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Faure songs
Charlotte de Rothschild (soprano);

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Franz LEHÁR (1870-1948)
Le Comte de Luxembourg (The Count of Luxemburg) (extracts) (1909)
Colette Riedinger (soprano) – Suzanne Didier; Gabriel Bacquier (baritone) – Fernand de Luxembourg; Robert Destain (tenor) – Brissard; Annick Baugé (soprano) – Juliette; André Balbon (baritone) – Prince Basil;
Charles Pernès Choir
Frasquita (extracts) (1922), French adaptation (1931)
Bernard Alvi (tenor) – Armand; Kleuza de Pennafort (mezzo) – Frasquita;
Robert Destain (tenor) – Hippolyte; Colette Muzart (soprano) – Aimée; André Balbon (baritone) – Aristide; Marthe Amour (soprano) – Inès; Motta Luna (soprano) – Lola
La Veuve Joyeuse (The Merry Widow) (extracts) (1905)
Colette Riedinger (soprano) – Missia; Marthe Amour (soprano) – Nadia;
Reda Caire (tenor) – Danilo; Bernard Alvi (tenor) – Camille; Robert Destain (tenor) – Popoff; Georges Courly (baritone) – Kromtsky;
Decca Studio orchestra/Richard Blareau
rec. Decca, Antony, France, 1955 (Count of Luxemburg) and 1958 (Frasquita; Merry Widow) ADD
ACCORD OPÉRETTE 476 9992 [69:22 + 79:30]

 

This set of two well-filled discs provides us with the best numbers of these three operettas in French translation. Both The Count of Luxemburg and The Merry Widow have good English 1960s versions on EMI and modern 1980s versions on TER [ZCTEO1004; ZCTEO1003], yet this 1960s set provides good readings by Blareau. Frasquita is seldom heard outside France, and so this appearance is most welcome. Unlike most of the Opérette series recordings, this set contains no dialogue, with three double LPs being transferred to the two discs.

The Count and Merry Widow need no introduction for the collector interested in operetta. Frasquita is a later lesser known work (written in 1921) which was not so successful. It was a full ten years before a French version appeared with Fanély Revoil in the title rôle in 1931. Lehár then provided an enlarged score for its Paris opening at the Opéra-Comique in 1933. The same André Balbon who features in this recording also took part in that Paris premiere. That French production was equally disappointing, playing for a mere four weeks. Lehár was an admirer of the Zarzuela and a strong Spanish influence is evident in the Frasquita dances although they are omitted from this recording. Frasquita is principally remembered for its serenade, 'Hab ein blaues Himmelbett', a hit song brought to prominence by Richard Tauber.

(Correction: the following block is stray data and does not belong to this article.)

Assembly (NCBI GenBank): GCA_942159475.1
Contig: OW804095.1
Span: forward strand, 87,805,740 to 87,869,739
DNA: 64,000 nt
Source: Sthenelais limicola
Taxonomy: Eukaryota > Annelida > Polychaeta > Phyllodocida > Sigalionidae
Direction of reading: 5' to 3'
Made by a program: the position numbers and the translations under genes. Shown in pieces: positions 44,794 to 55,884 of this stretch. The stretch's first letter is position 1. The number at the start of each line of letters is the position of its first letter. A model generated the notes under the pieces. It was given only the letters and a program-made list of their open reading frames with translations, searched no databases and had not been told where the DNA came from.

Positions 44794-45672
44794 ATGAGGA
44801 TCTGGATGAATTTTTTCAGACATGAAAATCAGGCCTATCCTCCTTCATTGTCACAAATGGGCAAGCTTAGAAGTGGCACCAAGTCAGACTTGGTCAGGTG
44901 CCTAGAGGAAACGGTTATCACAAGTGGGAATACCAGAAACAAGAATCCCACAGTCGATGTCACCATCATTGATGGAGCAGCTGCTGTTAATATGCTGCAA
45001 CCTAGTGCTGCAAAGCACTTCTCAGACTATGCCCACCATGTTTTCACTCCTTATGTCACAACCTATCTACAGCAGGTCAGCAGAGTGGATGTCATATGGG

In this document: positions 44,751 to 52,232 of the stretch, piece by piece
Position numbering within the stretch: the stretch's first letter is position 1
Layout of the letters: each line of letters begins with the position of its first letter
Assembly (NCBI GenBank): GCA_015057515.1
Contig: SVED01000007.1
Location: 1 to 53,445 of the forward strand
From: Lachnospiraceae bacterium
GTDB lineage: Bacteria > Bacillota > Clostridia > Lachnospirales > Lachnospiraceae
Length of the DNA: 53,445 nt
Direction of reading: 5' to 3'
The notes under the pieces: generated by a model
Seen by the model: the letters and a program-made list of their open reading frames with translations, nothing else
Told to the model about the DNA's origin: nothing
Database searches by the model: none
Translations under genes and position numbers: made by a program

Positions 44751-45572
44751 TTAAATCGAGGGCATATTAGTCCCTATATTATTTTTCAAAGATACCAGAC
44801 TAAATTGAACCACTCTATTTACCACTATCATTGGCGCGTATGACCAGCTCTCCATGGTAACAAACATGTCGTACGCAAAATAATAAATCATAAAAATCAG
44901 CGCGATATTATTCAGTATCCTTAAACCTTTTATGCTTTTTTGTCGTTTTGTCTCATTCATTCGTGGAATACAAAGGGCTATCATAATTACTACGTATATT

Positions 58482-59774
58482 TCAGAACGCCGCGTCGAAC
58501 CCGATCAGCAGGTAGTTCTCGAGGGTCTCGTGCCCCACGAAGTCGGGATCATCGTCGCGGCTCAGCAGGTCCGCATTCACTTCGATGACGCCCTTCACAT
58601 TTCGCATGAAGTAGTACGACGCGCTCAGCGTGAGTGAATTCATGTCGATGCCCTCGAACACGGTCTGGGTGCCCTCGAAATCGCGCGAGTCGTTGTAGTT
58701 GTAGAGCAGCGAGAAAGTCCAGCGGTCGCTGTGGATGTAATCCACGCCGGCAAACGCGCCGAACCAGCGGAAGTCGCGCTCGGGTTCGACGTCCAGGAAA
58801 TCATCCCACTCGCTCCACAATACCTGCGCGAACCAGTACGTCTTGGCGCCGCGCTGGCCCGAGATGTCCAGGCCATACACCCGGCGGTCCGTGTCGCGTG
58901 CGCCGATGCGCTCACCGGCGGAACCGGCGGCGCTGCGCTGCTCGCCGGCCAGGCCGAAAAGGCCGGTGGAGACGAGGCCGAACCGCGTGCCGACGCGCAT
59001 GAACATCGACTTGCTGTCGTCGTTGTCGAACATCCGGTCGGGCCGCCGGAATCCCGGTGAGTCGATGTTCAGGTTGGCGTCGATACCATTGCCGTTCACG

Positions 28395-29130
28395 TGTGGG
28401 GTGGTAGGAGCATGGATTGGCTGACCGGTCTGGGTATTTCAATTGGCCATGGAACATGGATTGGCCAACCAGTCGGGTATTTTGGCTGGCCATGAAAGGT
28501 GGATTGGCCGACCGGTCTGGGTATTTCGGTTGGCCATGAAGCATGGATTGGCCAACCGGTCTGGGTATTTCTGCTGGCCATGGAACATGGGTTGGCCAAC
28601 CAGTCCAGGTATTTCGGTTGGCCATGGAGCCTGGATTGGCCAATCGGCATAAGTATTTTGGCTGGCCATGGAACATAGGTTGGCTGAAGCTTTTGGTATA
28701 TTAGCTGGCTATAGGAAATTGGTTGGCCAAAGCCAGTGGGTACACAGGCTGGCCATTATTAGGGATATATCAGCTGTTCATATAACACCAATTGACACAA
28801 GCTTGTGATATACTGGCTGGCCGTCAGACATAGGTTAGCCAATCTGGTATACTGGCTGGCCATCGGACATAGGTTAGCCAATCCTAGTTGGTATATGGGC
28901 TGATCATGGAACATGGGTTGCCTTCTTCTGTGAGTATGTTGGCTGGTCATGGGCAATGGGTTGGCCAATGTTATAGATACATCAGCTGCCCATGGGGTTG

Collette Riedinger engages herself enthusiastically in her roles yet has a brittle top in forte passages; at other times she conveys much warmth. Annick Baugé turns on her sensuous charm from the outset with velvety tones, while Robert Destain commands a strong presence in their Act I fast march duet, 'Puisqu'il vous plait'. Bernard Alvi sings well, and although Balbon injects a good personality to his parts, he is now past his best and disappoints with a harsh delivery. His 'J'ai le coeur plein' in The Count of Luxemburg is badly written and untuneful to the ear. The large atmospheric choral openings to all three Lehár operettas are impressive and anticipate the colour of the music that is to follow. Frasquita in particular contains much variation of style of writing.

Throughout, Blareau's vivacious pace releases the energetic scintillations of each score, particularly noticeable in The Merry Widow. Although the orchestra is rather recessed, it keeps up with the conductor's drive.

The notes are provided only in French.

Raymond J Walker



 



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